I began this year’s adventure in blogging through the Bible with the idea of “wrestling with God”. In a way, that has been the story of my spiritual journey my whole life. I’ve never been satisfied with a second-hand faith, with believing whatever others tell me without question, and never asking “why”. I want more out of my relationship with God; I want to “see him more clearly, love him more dearly, follow him more nearly” day by day. That isn’t easy. There are always folks who want to tell you that if you step outside the boundary lines of what you’ve always been told, you are on a slippery slope to hell, with one foot on a banana peel. Maybe that’s where I am. All I can say with any surety is that “I know in whom I have believed, and am committed that he is able, to keep that which I’ve committed, unto him against that day.”
Revelation is an enigmatic book, one that I think lends itself to multiple interpretations and layers of meaning. One of my strongest memories of what I think of as my transition to adult faith (but which others think was the beginning of my slide into heresy) was a bible study I attended at the BSU during my senior year in college. For the first time, I heard that there might be different ways to understand and interpret Revelation. I was intrigued, but the friend who accompanied me was horrified. (See Wikipedia article here, which I think gives a pretty good idea of the diversity of opinion regarding it) The best approach I’ve found to Revelation is to think of it like dream imagery: full of symbols that are meaningful, but not necessarily literal. I don’t see it as some kind of time-machine window into the future, but as a symbolic rendering of truth: God will write the final chapter. No matter how bad things seem to be going in the battle between Team Love and Team Hate, in the end the good guys will win. The wrong will fail, the right prevail, and God himself will put right everything that once went wrong
When John had his visions on the isle of Patmos, Christians were under terrible persecution, probably under Domitian, who was heavily invested in making Rome great again by forcing a return to its traditions (pagan) values..The faith was also under siege from within, in the form of variations of Gnostic teaching including the Nicolatians mentioned in the warning to the churches in Ephesus and Pergamum. Jesus had not returned as soon as expected, and the eyewitnesses to his life, death, and resurrection were fast dying out. Had they been mistaken in their faith? What was going to happen to them? John’s visions as recorded in the book of Revelation would have been a great source of comfort and reassurance to them, as well as an exhortation to not give up. John tries to put his vision of worship in heaven into words (I like the musical interpretation of these chapters here) and follows that up with many chapters detailing how their oppressors are going to get what’s coming to them. Babylon, which would most likely be understood by John’s readers as code for Rome, would fall, and party time in heaven would commence. Evil would finally be defeated, once and forever, and all God’s people would live happily ever after. “See, the home of God is among mortals.He will dwell with them; they will be his peoples, and God himself will be with them; he will wipe every tear from their eyes. Death will be no more; mourning and crying and pain will be no more,for the first things have passed away.”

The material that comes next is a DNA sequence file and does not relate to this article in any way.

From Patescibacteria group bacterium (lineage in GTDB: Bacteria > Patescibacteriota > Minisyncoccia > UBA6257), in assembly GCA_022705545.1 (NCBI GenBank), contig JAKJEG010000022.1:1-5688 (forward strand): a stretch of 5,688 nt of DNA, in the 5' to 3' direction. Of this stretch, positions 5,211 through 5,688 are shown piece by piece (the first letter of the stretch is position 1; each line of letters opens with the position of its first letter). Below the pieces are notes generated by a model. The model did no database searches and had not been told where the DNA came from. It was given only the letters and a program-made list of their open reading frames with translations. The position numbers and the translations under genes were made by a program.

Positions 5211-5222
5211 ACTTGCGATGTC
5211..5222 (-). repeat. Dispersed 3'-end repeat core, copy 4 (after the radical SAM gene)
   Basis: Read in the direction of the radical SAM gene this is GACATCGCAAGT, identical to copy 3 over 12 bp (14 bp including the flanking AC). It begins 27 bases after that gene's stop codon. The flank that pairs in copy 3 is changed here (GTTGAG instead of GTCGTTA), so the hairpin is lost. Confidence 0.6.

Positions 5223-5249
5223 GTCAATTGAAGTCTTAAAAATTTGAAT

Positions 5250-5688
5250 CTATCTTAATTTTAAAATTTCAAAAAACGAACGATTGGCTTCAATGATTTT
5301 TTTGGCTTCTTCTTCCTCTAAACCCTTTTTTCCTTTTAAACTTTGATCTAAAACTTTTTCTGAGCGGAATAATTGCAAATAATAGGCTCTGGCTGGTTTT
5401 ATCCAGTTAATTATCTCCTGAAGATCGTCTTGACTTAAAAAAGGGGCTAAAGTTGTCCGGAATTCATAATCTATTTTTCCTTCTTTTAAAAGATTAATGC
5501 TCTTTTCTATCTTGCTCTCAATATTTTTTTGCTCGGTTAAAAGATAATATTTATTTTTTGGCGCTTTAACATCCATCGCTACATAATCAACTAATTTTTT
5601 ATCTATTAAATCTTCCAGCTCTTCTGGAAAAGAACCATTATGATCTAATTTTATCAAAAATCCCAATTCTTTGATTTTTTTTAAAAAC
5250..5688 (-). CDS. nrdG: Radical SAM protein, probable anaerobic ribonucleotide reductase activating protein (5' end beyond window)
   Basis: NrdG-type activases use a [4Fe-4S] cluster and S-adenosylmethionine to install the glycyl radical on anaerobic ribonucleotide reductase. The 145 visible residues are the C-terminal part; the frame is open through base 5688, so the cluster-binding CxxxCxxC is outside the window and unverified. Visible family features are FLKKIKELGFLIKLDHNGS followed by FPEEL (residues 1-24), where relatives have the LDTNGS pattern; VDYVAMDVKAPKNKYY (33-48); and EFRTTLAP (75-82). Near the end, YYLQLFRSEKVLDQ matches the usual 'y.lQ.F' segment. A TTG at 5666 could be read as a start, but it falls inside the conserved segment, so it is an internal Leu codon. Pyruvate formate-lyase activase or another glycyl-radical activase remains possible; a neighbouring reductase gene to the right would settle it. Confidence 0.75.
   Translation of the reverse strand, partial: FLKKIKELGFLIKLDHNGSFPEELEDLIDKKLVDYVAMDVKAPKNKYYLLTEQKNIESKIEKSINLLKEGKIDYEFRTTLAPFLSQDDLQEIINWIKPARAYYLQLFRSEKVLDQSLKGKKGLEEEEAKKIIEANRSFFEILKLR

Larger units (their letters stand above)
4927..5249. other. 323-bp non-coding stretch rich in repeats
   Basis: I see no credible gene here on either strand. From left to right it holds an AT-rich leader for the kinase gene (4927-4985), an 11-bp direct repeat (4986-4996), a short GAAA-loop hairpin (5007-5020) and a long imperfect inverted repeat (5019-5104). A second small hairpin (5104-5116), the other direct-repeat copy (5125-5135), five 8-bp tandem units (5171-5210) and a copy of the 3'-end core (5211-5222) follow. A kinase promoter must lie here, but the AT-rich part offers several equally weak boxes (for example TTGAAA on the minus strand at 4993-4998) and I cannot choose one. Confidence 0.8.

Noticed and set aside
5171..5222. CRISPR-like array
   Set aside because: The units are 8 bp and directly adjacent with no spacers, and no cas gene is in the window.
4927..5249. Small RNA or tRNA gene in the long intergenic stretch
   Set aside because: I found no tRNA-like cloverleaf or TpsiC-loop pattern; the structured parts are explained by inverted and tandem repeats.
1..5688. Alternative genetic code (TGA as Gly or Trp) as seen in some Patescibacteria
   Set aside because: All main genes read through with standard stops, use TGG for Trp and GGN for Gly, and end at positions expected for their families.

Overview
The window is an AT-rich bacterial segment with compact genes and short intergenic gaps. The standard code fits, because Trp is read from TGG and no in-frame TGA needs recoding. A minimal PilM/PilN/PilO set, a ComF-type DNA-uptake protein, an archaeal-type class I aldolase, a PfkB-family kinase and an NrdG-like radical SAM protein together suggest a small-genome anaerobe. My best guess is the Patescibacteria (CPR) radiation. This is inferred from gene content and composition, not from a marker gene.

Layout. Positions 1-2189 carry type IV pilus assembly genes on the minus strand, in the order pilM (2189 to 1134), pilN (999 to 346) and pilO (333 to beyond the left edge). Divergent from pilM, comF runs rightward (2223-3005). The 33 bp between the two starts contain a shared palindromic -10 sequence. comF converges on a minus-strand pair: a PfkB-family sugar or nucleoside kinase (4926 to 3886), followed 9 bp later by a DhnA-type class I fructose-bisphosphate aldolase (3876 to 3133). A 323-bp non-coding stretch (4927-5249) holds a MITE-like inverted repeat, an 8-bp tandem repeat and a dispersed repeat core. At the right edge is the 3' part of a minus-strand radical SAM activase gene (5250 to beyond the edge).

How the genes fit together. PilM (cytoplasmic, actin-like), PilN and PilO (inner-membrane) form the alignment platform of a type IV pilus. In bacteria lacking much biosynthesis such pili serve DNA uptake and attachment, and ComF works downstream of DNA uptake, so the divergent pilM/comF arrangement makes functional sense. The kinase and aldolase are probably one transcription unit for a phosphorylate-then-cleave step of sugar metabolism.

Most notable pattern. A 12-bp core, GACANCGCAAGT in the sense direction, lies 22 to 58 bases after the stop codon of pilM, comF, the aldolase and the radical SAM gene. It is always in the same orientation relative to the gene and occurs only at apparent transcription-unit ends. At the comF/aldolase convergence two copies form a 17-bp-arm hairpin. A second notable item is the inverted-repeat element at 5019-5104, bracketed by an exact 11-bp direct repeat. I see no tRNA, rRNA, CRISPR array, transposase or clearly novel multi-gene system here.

What intrigues me most on this year’s read-through of Revelation is the idea that hell itself, along with death and assorted bad characters, will be thrown into the lake of fire. If hell is the “eternal conscious torment” popularized by Dante and Jonathan Edwards, how can hell be thrown into hell? Or is the “lake of fire” a metaphor, one that “spells the end of sin and wrong?” There have been quite a few very serious Biblical scholars over many centuries who have come to quite different conclusions about what hell is, who goes there, and how long they might be there. This includes some from very early in the first centuries of the church, before the split between the Roman and Eastern Orthodox churches. A few years ago, Rob Bell got into quite a bit of trouble for his book “Love Wins”, which I didn’t find too terribly different from C.S. Lewis’s “The Great Divorce”. Richard Rohr, along with a number of others, seems to following the same line of thought.
Revelation assures us that it is Jesus who has the keys to death and hell, so it is Jesus who will make the final call. I think of the parables Jesus told of the lost sheep, the lost coin, and the lost son, and I can’t help but hope that God’s love will indeed win, and that hell, now vacant, will finally be thrown into hell and destroyed. And that would be very good news indeed!